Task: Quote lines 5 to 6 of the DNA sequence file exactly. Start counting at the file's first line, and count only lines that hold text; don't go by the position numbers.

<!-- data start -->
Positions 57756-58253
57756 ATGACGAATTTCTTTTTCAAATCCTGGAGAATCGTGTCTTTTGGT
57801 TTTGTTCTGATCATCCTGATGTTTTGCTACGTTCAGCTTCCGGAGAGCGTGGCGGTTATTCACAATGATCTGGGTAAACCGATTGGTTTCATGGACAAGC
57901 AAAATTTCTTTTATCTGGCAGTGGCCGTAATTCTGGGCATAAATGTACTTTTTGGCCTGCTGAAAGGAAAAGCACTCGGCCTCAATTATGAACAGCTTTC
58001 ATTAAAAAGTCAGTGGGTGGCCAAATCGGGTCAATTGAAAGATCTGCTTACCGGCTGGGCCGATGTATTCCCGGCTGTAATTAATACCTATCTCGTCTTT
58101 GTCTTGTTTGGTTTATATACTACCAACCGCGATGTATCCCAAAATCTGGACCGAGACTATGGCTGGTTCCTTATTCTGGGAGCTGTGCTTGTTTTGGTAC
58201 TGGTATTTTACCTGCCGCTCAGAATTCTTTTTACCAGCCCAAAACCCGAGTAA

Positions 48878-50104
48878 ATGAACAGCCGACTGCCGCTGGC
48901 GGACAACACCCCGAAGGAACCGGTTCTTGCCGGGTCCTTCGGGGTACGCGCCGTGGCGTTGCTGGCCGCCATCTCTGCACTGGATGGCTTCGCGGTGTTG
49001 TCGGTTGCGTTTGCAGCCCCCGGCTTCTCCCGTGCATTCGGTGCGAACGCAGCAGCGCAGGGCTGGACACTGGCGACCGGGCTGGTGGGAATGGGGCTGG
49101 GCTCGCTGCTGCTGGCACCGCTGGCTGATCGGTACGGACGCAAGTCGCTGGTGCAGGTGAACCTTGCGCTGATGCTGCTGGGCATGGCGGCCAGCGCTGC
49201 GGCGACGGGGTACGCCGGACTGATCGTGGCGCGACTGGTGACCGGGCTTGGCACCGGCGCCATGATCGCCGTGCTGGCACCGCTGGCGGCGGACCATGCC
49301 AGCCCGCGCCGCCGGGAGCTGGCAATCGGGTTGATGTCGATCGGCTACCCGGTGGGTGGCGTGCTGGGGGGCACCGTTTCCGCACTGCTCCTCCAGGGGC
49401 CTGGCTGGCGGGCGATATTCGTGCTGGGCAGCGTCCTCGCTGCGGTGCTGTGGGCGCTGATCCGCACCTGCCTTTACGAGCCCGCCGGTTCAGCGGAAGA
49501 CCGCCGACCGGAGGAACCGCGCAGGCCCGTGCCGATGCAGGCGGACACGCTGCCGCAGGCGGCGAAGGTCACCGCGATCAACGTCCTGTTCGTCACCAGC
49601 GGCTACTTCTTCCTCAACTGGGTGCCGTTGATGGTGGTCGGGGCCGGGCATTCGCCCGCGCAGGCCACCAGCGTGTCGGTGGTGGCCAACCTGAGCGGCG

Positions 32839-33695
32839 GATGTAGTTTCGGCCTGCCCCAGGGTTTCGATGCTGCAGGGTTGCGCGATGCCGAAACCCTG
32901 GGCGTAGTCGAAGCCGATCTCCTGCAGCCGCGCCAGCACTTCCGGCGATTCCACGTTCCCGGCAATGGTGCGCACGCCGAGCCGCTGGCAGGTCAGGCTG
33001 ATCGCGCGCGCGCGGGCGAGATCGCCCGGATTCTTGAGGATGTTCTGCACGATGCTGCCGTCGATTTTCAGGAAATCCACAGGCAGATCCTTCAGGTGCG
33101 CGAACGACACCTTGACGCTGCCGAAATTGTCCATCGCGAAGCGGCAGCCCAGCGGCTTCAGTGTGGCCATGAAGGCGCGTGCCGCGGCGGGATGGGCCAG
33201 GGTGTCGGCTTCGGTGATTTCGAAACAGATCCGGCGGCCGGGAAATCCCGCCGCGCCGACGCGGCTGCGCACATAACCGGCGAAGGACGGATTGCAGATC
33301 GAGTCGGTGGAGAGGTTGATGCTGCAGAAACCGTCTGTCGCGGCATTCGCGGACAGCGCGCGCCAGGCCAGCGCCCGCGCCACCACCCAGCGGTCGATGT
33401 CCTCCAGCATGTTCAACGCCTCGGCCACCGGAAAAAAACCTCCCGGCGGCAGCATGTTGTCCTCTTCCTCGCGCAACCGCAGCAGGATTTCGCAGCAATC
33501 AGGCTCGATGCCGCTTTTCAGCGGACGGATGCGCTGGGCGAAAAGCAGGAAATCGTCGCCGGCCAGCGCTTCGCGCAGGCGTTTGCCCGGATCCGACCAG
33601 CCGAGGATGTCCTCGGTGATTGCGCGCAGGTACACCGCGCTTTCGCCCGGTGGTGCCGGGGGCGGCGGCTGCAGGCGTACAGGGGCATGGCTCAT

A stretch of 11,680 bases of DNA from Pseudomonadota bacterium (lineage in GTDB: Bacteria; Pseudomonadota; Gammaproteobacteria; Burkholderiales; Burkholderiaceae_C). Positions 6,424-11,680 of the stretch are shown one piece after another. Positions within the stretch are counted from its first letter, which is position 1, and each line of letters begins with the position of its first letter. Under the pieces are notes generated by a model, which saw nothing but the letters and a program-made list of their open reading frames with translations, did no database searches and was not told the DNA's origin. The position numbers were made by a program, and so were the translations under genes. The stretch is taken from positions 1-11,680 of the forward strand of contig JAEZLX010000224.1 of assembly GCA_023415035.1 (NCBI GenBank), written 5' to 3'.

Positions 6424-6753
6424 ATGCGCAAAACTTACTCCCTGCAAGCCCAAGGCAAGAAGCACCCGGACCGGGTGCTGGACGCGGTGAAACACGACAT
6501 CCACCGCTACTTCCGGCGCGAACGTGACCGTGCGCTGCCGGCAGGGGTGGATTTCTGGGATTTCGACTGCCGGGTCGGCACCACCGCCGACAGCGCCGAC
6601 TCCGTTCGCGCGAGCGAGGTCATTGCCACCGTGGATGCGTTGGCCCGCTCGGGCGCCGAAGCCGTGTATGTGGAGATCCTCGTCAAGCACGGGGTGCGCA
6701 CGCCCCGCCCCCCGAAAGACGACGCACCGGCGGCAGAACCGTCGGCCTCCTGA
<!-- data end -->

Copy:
58001 ATTAAAAAGTCAGTGGGTGGCCAAATCGGGTCAATTGAAAGATCTGCTTACCGGCTGGGCCGATGTATTCCCGGCTGTAATTAATACCTATCTCGTCTTT
58101 GTCTTGTTTGGTTTATATACTACCAACCGCGATGTATCCCAAAATCTGGACCGAGACTATGGCTGGTTCCTTATTCTGGGAGCTGTGCTTGTTTTGGTAC